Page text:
If you love a white exterior, not only do you have good taste (in our humble opinion), but you could also – in future – contribute towards turning back the tide on climate change. This week, it was announced that the whitest paint ever has been created by scientists – in a bid to save energy and help fight climate change.
Researchers at Purdue University say their ‘ultra-white’ paint reflects more than 98% of sunlight, and could be used to help keep houses cool instead of air conditioning.
Commercial white paint typically gets warmer instead of cooler. Paints on the market that are designed to reject heat reflect only 80%-90% of sunlight and can’t make surfaces cooler than their surroundings.
According to Purdue.edu's Xiulin Ruan, a Purdue professor of mechanical engineering, 'If you were to use this paint to cover a roof area of about 1,000 square feet, we estimate that you could get a cooling power of 10 kilowatts. That’s more powerful than the central air conditioners used by most houses.'
But what makes it so white? The paint has a very high concentration of barium sulphate, the same chemical compound that turns photo paper white. They also used different sized particles in the paint to scatter the light more efficiently.
Not only is it the whitest white paint ever, it's also the coolest. The paint can keep surfaces 19°F cooler than their ambient surroundings at night. It can also cool surfaces 8°F below their surroundings under strong sunlight during noon hours.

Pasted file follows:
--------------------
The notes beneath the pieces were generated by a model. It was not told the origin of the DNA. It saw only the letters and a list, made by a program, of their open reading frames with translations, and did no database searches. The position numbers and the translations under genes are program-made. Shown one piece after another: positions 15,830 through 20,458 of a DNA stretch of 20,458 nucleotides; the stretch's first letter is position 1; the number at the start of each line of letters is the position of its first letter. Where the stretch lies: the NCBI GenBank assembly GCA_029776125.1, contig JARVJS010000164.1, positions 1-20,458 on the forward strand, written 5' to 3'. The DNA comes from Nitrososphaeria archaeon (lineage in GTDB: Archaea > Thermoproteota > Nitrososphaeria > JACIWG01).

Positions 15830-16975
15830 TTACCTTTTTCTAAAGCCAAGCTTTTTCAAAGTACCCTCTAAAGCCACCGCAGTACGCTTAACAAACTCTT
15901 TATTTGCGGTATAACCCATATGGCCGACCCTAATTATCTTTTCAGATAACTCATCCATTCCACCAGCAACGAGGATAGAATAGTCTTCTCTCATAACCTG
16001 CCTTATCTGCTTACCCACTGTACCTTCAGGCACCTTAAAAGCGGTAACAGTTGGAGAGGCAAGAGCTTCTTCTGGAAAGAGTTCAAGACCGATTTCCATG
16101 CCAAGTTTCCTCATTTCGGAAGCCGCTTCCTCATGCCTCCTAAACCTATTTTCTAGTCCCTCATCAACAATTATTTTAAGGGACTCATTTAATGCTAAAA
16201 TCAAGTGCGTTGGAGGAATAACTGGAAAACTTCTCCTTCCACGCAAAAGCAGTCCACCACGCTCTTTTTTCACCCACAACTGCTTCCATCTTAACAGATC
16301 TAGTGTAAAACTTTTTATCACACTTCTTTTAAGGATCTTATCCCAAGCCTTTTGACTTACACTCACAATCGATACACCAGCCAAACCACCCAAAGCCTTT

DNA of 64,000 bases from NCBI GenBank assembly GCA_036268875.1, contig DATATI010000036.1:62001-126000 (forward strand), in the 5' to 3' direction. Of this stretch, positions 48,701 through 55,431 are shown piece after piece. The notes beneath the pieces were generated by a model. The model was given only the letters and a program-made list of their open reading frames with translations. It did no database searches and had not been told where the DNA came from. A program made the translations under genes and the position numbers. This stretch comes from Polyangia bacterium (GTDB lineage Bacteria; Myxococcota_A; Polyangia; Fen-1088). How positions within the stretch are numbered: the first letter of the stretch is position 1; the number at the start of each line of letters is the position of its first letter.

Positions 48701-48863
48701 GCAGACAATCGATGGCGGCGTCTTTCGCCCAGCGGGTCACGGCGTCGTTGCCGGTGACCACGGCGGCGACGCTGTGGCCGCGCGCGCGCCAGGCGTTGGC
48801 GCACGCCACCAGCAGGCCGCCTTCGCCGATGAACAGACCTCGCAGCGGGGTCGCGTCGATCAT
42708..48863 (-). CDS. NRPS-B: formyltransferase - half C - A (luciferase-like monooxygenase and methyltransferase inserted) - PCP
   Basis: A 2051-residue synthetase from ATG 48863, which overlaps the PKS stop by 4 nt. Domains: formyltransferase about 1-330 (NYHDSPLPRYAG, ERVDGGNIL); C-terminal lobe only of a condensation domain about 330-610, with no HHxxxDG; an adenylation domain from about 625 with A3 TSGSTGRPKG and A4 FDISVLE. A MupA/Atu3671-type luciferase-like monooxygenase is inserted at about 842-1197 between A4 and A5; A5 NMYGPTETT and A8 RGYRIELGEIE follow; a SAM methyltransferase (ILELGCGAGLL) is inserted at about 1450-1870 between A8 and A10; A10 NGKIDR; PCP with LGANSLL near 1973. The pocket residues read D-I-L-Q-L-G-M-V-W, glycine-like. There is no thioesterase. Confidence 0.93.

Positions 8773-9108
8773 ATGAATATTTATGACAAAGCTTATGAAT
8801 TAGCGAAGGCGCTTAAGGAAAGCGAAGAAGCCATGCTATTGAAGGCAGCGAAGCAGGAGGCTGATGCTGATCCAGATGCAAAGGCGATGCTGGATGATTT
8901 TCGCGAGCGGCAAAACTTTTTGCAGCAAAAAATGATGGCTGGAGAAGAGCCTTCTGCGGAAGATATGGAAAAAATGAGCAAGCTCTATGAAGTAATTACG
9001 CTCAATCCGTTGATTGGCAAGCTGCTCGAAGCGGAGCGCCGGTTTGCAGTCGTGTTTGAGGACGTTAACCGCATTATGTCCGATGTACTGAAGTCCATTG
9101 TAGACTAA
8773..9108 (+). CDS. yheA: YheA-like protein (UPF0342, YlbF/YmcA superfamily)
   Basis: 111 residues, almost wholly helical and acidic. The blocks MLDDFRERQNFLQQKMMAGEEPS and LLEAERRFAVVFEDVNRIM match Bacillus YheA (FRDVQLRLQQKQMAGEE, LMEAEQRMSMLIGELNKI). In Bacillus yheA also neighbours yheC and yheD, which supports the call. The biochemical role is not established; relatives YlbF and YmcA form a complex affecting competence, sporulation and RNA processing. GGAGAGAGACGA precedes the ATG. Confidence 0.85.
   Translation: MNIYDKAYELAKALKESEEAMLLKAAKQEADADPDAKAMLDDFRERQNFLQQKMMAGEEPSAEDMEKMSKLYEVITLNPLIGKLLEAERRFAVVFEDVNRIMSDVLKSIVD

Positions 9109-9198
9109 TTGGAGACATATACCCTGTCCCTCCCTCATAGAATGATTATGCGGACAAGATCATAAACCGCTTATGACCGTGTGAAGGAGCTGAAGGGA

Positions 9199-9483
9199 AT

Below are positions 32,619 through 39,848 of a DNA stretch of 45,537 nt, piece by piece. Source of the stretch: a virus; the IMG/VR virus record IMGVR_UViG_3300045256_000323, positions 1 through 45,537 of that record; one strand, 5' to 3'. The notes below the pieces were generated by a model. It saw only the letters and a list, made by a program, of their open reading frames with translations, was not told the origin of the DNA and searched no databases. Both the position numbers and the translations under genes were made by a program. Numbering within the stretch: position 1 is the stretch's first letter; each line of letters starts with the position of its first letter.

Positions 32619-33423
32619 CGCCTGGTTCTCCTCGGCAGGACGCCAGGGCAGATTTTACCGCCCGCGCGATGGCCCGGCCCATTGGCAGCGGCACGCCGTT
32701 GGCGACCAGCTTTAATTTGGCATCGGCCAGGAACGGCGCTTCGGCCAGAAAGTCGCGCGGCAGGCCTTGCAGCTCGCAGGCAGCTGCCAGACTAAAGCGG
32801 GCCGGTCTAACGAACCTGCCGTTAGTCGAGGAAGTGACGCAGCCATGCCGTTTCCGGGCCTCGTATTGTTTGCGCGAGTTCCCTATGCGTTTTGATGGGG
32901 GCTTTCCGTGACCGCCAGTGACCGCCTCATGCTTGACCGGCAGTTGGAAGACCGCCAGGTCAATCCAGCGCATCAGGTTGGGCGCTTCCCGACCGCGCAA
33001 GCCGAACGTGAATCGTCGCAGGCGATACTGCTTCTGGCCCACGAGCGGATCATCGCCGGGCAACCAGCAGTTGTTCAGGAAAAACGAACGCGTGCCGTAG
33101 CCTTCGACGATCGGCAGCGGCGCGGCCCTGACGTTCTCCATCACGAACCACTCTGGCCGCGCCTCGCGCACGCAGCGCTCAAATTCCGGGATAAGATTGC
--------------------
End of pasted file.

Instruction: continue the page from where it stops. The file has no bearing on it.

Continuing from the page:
See: Decorating with white – 10 pure, fresh and oh-so sophisticated ideas
A report by the BBC says that 'cool' white roofs are already being used in New York in a bid to help fight climate change, and more than 10 million square feet of rooftops have been painted white. California has also updated its building codes to push cool roofs.
The report adds that researchers are now working with a company to produce and sell the paint commercially, and that it would be a similar price to paints that are currently available. So it could be appearing on the walls of houses and decorating white kitchens in the not too distant future.
See more about eco home improvements in our dedicated guide.
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Ruth Doherty is an experienced digital writer and editor specializing in interiors, travel and lifestyle. With 20 years of writing for national sites under her belt, she’s worked for the likes of Livingetc.com, Standard, Ideal Home, Stylist and Marie Claire as well as Homes & Gardens.
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